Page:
The western painted turtle is the other Oregon native. Just like its western pond cousin, it is facing extinction and is illegal to own as a pet in this state. If you live in Oregon and would like to have this beautiful specimen as a pet, we have one piece of advice – don’t.

See our exhastive guide on turtle laws to learn more about what you can do.

Ironically, western painted turtles enjoy living in ponds way more than western pond turtles. They can mainly be found in the northern part of Oregon, where they spend their nights at the bottom of lakes, ponds, and marshes and their days basking in the sun.

The western painted turtle can be easily distinguished by the vivid colors of its shell and skin. As they grow, they shed the top layer of their carapace. Once it falls off, the layer usually resembles a burnt leaf.

3. Common Snapping Turtle

Common Snapping Turtle (Chelydra serpentina) sitting on asphalt road with tail extended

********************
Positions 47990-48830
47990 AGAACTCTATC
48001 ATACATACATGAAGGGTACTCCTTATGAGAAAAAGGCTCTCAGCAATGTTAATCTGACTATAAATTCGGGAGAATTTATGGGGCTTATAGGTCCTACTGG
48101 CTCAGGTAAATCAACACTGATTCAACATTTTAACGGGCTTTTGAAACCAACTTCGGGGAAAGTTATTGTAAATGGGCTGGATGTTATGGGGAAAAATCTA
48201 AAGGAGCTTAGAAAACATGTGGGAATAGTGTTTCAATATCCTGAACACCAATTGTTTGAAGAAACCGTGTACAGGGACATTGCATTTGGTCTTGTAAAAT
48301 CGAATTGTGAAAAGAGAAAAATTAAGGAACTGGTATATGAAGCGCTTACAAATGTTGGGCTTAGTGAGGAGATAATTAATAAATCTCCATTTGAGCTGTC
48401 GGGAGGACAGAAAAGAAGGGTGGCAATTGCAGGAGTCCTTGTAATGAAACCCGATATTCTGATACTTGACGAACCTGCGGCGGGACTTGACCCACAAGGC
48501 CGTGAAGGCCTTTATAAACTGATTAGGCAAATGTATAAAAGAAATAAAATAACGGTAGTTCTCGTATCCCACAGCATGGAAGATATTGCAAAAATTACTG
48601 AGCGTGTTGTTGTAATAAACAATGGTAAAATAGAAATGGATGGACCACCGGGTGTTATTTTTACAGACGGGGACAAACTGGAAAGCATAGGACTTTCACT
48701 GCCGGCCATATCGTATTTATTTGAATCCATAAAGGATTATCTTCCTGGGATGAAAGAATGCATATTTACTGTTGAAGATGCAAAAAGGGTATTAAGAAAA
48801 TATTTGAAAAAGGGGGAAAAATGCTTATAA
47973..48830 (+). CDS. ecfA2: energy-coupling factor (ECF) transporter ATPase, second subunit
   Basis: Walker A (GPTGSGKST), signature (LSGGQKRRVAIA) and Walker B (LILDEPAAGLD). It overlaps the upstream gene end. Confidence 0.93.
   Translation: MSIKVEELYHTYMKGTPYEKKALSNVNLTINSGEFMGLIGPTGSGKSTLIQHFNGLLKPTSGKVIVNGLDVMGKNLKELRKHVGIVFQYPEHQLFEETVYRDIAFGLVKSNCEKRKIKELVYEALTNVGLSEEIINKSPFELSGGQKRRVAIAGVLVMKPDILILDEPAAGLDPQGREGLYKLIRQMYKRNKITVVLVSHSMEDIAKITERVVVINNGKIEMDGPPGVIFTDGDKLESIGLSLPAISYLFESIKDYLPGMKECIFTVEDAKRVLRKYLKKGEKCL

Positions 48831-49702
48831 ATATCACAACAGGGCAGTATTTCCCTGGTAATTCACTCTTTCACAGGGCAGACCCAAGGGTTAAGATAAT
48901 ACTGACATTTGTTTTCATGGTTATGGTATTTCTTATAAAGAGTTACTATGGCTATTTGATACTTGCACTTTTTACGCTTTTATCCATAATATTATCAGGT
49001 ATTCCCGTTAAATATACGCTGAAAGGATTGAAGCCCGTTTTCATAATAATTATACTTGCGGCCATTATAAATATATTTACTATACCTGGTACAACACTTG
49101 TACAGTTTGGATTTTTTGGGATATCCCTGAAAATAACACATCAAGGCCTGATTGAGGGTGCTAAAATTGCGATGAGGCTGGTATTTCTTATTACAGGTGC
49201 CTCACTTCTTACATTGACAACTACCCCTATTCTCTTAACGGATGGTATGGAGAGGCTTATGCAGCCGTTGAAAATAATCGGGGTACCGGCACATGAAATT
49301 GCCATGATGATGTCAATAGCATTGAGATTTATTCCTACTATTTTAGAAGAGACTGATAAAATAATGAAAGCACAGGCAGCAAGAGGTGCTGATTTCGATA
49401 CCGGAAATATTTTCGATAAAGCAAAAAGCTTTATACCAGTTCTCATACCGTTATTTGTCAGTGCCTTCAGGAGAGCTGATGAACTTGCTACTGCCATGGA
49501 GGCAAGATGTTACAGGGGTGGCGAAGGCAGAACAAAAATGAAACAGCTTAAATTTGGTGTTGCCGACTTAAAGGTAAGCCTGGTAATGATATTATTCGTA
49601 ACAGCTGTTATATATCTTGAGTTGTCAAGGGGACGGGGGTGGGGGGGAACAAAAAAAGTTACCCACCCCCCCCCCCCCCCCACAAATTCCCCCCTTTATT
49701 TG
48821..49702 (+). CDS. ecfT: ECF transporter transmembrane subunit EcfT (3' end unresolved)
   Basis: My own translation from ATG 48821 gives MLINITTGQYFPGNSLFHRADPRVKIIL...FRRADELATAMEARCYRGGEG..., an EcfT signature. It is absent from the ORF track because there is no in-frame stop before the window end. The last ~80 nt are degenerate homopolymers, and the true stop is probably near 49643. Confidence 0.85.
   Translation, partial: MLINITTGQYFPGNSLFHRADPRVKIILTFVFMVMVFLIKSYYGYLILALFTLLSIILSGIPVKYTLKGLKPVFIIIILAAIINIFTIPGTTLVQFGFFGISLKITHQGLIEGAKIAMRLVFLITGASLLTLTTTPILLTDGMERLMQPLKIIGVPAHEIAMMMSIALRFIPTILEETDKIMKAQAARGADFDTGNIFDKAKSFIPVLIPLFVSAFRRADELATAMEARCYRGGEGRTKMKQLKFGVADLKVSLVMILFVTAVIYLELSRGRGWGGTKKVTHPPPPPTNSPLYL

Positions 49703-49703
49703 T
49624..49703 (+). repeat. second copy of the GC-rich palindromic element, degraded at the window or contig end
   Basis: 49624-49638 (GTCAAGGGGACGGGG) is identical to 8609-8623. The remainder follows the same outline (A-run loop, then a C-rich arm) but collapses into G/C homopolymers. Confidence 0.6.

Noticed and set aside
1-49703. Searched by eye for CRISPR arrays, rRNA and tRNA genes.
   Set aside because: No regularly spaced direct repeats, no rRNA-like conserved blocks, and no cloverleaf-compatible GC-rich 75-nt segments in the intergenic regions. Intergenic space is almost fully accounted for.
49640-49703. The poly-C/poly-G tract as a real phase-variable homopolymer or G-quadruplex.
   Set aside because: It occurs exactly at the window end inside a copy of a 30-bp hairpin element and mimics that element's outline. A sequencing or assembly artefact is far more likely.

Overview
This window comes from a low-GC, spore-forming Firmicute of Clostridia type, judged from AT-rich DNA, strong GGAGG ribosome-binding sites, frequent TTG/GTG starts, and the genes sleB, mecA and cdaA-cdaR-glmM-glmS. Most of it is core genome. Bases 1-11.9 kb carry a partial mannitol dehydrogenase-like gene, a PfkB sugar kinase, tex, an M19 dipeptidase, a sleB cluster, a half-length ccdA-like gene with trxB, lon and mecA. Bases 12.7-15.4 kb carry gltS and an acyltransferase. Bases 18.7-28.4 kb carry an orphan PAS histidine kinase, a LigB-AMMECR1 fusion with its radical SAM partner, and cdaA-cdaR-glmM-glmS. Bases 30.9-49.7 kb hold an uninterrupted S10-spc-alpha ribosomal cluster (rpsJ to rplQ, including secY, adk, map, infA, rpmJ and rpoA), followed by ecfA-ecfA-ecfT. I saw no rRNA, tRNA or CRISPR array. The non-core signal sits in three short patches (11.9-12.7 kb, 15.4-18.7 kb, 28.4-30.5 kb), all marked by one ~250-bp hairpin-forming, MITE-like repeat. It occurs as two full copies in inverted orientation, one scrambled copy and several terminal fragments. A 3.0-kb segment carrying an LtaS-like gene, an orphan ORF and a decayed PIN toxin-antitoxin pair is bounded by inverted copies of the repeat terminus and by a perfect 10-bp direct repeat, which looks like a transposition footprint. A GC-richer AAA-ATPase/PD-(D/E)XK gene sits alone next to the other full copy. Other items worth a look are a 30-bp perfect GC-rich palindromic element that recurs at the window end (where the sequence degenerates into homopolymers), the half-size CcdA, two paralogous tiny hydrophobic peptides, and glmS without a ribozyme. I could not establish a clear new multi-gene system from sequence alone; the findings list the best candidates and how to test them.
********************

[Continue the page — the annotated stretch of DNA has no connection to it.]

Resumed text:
Common Snapping Turtle (Chelydra serpentina) sitting on asphalt road with tail extended
  • Experience Level: Intermediate
  • Family: Chelydridae
  • Scientific Name: Chelydra serpentina
  • Other Names: 
  • Adult Size: 8-18 inches
  • Lifespan: 30 years
  • Average Price Range: $25-$60
  • Where to Buy: TortoiseTown
  • Recommended Books: Snapping Turtle Pet Owner’s Guide by Ben Team

Common snapping turtles are native to eastern states, but they have made their way to Oregon. And if you thought we’re done listing turtles that you cannot own in the state, we’re sorry to say that you are wrong.

It is illegal not only to buy but also to sell, release, own, or import this species. However, this isn’t because the common snapping turtle is endangered – it’s not. It’s because non-native species tend to compete with the native ones and make their survival even more difficult.

Snapping turtles aren’t the friendliest species out there. They’re known to bite when they feel threatened, which is why experts strongly advise against trying to touch or handle them if you spot one in the wild.

4. Red-Eared Slider

Red eared slider sitting on white stones
Red eared slider sitting on white stones
  • Experience Level: Beginner
  • Family: Emydidae
  • Scientific Name: Trachemys scripta elegans
  • Adult Size: 4-15 inches
  • Lifespan: 20 years
  • Average Price Range: $15-$70
  • Where to Buy: TortoiseTown